Cinderella For a Night

Delicious

Dream Groom

Irresistible

Living On the Edge

The Marcelli Bride

Prince Charming, M. D.
Prodigal Son

Quinn's Woman

The Rancher Next Door

The Sheik's Kidnapped Bride

Sizzling

The Summer House

Sweet Success

The Wedding Ring Promise

Wife in Disguise

Wild West Wife
 

 
Sunset Bay by Susan Mallery
(Pocket, $6.99, R)  ISBN 14165-6717-8
****
This book reads like an epic by Janet Dailey or Danielle Steel and is a well-written dramatic story.  Susan Mallery has come close to a keeper with Sunset Bay.

The story starts off when we meet 18-year-old Megan Greene and 19-year-old Travis Hunt.  Megan is the daughter of a dedicated, adoring father and a flaky, narcissistic mother.  Her younger sister Leanne is jealous of her and often does things just to get her in trouble with her mother.  Travis is a convicted juvenile who spent time in jail for assault when his temper got out of control and he is now out.  He is the product of an abusive father and a mother who can’t see his father’s faults.  They operate a landscaping business and Travis is working there trying to make up for lost time.  He and Megan go out and find they still have much in common (they were friends prior to him going to jail).  Travis has dreams of being on his own and Megan loves designing clothes.  They talk about hitting it big in New York one day. But circumstances arise and Megan is forced to choose between reaching for the stars and leaving with Travis or staying and being Daddy’s girl; at eighteen, the choice is hard to make but Daddy wins out.

We move to 10 years later. Megan is full of life and it is all laid out for her.  Her mother still hates her and loves her sister, who is trying to be an actress.  Her father adores her and is proud of the many “sensible” choices she has made. Her dreams of clothing design flew out the window and she is now an up and coming accountant. She is engaged to a budding cardiologist, Adam Nolan, and she is in line for a promotion at her job. Her life seems blessed.  Until an attorney comes to her office and informs her that Gary Greene is not her biological father.  Her mother, Tina, had an affair with a famous painter who happened to paint a picture he titled “Sunset Bay”; she is the result of that affair and he has left her a substantial inheritance.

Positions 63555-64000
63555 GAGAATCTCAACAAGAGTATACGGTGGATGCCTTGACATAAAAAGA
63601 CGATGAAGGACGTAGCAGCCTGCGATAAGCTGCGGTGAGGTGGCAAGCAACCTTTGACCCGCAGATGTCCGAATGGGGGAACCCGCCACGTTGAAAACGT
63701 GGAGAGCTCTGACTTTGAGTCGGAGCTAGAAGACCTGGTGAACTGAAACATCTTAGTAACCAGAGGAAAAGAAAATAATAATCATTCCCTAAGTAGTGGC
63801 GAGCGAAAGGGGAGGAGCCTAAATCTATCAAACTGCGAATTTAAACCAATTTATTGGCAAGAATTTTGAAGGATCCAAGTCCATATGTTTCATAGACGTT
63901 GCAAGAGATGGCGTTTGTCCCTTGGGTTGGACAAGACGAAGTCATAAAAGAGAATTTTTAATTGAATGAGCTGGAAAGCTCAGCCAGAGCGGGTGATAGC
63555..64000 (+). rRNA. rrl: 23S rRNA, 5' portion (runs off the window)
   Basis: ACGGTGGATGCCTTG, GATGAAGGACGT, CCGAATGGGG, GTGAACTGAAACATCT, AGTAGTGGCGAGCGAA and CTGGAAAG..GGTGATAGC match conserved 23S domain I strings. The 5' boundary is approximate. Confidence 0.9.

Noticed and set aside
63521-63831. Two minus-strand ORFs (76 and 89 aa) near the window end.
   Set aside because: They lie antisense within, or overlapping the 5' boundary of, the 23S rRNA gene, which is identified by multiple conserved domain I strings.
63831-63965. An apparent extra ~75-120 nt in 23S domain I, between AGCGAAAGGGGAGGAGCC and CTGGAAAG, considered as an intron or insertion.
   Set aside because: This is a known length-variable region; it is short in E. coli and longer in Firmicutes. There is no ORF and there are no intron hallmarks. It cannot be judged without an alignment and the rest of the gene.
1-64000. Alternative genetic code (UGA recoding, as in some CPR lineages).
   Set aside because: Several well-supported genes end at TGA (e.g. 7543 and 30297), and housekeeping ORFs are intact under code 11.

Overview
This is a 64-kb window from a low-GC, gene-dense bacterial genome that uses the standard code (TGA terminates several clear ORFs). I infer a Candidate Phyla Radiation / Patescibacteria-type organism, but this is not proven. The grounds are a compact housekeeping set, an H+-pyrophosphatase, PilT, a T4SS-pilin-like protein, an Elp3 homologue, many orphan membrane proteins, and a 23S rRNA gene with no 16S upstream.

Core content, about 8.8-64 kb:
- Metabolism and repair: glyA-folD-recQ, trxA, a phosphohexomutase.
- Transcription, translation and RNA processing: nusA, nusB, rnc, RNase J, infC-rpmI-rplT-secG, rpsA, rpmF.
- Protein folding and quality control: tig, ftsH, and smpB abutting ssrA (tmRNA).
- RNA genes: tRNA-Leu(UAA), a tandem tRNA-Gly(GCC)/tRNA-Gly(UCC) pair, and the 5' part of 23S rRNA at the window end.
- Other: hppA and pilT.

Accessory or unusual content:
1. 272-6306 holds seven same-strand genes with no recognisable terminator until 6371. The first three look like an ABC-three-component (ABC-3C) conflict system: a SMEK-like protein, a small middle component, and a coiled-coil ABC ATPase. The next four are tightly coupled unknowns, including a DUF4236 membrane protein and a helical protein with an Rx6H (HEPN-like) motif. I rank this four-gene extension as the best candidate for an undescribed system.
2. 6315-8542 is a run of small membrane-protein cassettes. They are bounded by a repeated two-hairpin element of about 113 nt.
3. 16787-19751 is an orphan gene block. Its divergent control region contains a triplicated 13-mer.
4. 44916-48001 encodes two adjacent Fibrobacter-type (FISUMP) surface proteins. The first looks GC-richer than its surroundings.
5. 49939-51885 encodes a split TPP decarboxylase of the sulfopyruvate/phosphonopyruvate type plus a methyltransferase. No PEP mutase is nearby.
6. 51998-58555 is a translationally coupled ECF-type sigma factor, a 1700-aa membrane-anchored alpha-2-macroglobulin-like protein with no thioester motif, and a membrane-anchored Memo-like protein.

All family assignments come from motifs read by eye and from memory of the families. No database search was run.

Reeling, Megan confronts her mother who finally admits it. In doing so, Gary totally goes off the deep end, declaring he no longer wants anything to do with her or her mother. When she goes to her fiancé for support, he tells her that he has been seeing someone but broke it off now that he and Megan are getting married in a week. Megan calls off the wedding and heads with her friends to Vegas, where she runs into none other than Travis Hunt. They have hot heavy sex. Upon her return to LA, she discovers that Travis has moved back to LA and they start to see each other again. 

The rest of the story follows their relationship in all its starts and stops, hot moments and not.  They have to learn to trust all over again and the road is more than rocky. Side stories involve Leanne and her attempts to becoming a legitimate actress, and her efforts to rebuild a sisterly relationship with Megan in the midst of chaos. Megan is still devastated by her father’s defection and needs to try to find out who she is since her whole life seems to be a lie. The sought-after promotion also hits a bumpy road when competition enters the fray.

There is a lot going on in this story and it is rare that there is not some new revelation.  The characters are generally engaging but are at times, a bit stereotypical.  Leanne is one of the more interesting. Travis is hot and yet not as well-developed as he could have been. Adam is a skunk due to his behavior and we have little more to go on. The two least interesting characters are Megan’s parents. Her mother is a total loss, whining and acting like a hypochondriac. And her father Gary is not only ridiculous in his reaction to the revelation, but even before that, he was both controlling and shallow, never seeing anything about his wife except for her beauty.  It is only the strength of Megan’s character and Travis interactions with her that the story maintains its stability.

Sunset Bay is a good book. I was hooked early on and despite some of my qualms about some of the characters, I had to keep up with Megan to see how she would come out on the upper end after all the pandemonium. I think you will find it a trip worth taking.  

--Shirley Lyons


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